One great thing about the Moto X is that you’ll be getting Android updates with the quickness. Motorola is all about that new Android Lollipop, pledging that the update will roll out as quickly as possible once Google releases the source code. After Motorola approves the Lollipop update it’ll still have to go through the carriers for certification, but still, it’s nice that Motorola makes updates a priority.
The 2014 Moto X sports the same software features found on the 2013 model, which isn’t a bad thing. Moto Display is a quick way to check up on notifications without unlocking your phone, showing small notification icons right under a crisp and clear clock. Thanks to Moto Actions and a few motion sensors you can simply swipe your hand over the Moto X to dismiss a call or bring up your Moto Display notifications. Moto Actions can also be used to snooze your alarm clock for those mornings when you need a little more rest than usual.
Last year, the Moto X’s voice actions or Moto Voice as its now known were the stars of the show. They’re here on the 2014 Moto X as well, but they’re way less impressive than they seemed to be last year. There have been a few improvements, including the ability to customize the wake up voice command so that you’re not always saying the annoying, “OK, Google” phrase. There’s a ton more stuff you can do with Moto Voice, such as posting to Facebook, instantly play a YouTube video and even take a selfie. Some commands worked great, but I couldn’t get the Moto X to post to Facebook or activate sleep mode after the command “goodnight.” All in all its a great experience, but one that can be had on any smartphone these days running the Google Search app. The one caveat here is that the Moto X uses a low powered always on processor just for voice command processing, which affords the Moto X a little more juice to spare when using voice commands.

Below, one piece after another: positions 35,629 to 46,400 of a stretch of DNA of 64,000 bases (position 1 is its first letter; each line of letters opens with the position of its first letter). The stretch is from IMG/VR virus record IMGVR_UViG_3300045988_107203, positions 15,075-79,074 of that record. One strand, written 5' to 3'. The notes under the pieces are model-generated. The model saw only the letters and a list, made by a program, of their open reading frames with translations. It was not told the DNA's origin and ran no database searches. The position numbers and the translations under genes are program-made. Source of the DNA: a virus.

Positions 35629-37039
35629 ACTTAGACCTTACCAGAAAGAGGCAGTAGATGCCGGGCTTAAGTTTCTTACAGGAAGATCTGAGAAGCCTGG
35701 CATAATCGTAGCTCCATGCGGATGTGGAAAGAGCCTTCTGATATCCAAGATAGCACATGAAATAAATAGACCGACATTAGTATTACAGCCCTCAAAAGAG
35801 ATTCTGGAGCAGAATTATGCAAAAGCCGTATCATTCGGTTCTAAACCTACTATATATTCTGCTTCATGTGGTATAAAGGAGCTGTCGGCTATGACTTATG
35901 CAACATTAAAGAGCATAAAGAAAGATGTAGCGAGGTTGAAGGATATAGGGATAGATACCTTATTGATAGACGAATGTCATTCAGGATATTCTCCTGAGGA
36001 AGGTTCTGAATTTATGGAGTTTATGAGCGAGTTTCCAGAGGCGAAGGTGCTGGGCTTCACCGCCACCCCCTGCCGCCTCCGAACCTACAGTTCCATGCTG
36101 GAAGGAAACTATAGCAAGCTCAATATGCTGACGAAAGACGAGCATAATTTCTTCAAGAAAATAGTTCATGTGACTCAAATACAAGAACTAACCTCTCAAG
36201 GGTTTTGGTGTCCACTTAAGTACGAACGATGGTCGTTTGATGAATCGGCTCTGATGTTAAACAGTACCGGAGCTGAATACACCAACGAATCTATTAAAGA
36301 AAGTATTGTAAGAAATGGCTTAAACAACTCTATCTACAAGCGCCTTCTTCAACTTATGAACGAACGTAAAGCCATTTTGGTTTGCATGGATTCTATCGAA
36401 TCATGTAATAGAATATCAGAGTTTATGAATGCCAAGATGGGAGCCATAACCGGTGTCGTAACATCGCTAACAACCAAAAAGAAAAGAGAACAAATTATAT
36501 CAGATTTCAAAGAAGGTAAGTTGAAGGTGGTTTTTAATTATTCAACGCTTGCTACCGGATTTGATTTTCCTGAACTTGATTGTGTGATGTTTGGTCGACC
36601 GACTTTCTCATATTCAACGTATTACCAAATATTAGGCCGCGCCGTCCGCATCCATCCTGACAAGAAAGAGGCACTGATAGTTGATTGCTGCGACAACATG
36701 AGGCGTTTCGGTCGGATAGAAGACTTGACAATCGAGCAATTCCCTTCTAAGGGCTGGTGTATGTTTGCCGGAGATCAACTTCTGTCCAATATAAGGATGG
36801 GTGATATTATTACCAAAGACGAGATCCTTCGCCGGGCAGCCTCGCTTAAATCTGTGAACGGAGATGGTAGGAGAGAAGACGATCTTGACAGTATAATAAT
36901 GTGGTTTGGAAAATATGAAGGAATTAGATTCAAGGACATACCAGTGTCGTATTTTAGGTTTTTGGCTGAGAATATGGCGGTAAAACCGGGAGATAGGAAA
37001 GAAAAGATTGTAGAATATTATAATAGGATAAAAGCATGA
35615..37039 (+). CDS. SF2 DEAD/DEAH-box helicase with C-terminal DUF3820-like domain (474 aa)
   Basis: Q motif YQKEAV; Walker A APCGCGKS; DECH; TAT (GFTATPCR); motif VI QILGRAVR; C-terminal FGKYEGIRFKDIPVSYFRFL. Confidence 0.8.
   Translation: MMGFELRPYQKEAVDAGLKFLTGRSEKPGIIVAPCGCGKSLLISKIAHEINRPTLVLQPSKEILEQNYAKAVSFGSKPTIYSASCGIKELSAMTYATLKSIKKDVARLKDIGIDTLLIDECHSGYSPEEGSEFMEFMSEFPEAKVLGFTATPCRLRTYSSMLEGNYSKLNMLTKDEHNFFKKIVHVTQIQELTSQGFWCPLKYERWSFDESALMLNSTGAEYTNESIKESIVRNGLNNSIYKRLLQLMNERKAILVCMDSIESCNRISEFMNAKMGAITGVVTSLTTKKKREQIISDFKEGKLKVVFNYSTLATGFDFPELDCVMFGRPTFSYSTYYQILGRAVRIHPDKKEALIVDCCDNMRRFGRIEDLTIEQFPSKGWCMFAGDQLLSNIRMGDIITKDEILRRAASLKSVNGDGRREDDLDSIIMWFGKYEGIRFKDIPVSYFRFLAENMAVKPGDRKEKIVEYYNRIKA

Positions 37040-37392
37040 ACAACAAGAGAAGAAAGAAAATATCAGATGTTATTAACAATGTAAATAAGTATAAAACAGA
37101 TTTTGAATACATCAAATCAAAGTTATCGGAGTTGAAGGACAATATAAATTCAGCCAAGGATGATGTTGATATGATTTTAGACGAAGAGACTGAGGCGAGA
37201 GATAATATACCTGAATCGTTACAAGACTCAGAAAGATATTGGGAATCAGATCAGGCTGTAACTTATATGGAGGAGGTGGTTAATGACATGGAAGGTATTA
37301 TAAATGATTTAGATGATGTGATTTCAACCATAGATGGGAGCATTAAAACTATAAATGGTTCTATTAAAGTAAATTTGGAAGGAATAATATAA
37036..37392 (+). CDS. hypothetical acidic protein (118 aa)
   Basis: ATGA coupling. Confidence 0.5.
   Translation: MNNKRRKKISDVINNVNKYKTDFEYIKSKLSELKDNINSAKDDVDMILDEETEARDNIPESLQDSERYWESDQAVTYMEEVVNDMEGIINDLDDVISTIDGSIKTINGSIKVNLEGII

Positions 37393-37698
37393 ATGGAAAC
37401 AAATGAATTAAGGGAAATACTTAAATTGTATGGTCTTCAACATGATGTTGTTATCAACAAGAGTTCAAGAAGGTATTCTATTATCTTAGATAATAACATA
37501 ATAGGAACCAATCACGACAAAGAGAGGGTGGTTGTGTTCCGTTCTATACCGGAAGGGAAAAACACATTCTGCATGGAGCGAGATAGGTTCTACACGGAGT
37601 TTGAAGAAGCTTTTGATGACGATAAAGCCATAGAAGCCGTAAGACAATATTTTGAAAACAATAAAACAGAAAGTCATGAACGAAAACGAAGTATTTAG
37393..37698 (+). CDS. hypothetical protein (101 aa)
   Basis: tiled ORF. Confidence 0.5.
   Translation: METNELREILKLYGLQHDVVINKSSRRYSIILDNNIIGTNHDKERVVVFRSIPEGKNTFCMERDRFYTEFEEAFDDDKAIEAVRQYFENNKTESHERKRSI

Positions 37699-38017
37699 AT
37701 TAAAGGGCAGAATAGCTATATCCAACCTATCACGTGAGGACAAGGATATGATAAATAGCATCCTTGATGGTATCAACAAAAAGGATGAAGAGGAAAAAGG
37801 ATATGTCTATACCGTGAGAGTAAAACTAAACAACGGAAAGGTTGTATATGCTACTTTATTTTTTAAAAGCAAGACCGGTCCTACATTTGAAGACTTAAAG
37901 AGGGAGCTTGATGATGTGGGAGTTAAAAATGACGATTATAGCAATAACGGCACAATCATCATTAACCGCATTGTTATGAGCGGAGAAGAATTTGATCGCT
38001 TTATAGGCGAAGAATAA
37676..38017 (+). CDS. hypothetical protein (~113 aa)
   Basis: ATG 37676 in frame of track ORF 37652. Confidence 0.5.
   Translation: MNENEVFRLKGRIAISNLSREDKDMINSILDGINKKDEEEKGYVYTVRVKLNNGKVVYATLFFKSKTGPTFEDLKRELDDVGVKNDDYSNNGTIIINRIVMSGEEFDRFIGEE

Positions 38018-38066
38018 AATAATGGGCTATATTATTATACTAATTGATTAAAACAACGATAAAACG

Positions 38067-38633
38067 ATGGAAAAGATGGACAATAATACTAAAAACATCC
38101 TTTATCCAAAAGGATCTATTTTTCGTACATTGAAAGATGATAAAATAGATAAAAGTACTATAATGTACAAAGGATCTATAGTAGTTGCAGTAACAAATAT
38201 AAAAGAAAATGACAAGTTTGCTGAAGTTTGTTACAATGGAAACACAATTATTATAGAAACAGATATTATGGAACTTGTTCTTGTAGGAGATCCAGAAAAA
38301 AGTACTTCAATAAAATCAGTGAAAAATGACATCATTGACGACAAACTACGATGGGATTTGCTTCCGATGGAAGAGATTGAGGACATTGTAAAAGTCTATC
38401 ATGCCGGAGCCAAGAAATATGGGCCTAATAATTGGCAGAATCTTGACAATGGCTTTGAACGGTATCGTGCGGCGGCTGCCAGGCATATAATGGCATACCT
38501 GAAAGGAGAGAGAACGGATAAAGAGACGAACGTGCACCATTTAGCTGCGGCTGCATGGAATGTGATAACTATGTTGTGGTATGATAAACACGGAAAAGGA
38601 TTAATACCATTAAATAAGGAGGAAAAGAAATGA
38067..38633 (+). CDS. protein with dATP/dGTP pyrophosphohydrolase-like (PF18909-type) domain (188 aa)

Motorola Assist is a powerful tool that really showcases the fluidity of Motorola’s software. Assist allows you to customize actions based on certain times of day or location, even while driving in the car. Essentially, you’ll set up your notification preferences based on four categories including sleeping, driving, home and meeting. For instance, you can have your phone go silent automatically during pre-set times, like when you’re in a meeting or during sleeping hours. Assist helps out in the car by automatically connecting to a trusted Bluetooth device, read text messages out loud or instantly play music from the Moto X’s headphone jack. There’s a ton of customization here, and it really does the trick in simplifying our hectic mobile lives.
Motorola Migrate and Motorola Connect
You’ll also find the less exciting yet valuable Motorola Migrate and Motorola Connect on board the 2014 Moto X. Migrate helps first-time Moto X users transfer all of their data to their new phone and Motorola Connect allows you to keep track of your myriad of accessories and receive call and text notifications in the Chrome browser.
All in all, the Moto X is a decent little device. While it may not be up to par with other Android flagships when it comes to specs or design, but it’s still a beat and packs enough of a punch to whiz through anything you can throw at it. If you are a fan of Motorola you’re going to love the new Moto X without a doubt. Aside from a bigger screen and some beefed up specs, the new Moto X is essentially the same as the 2013 model. That’s not a bad thing; it actually proves that Motorola did some things very right with the 2013 Moto X. If it ain’t broke don’t fix it, right?
If you’re looking for a top-notch powerhouse Android phone, you might want to pass on the Moto X. But if you’re looking for enough power, a beautiful screen and tons of helpful software features, the Moto X is definitely worth checking out.
The Moto X is currently available for $100 with a new two-year contract from AT&T or Verizon or $499.99 outright.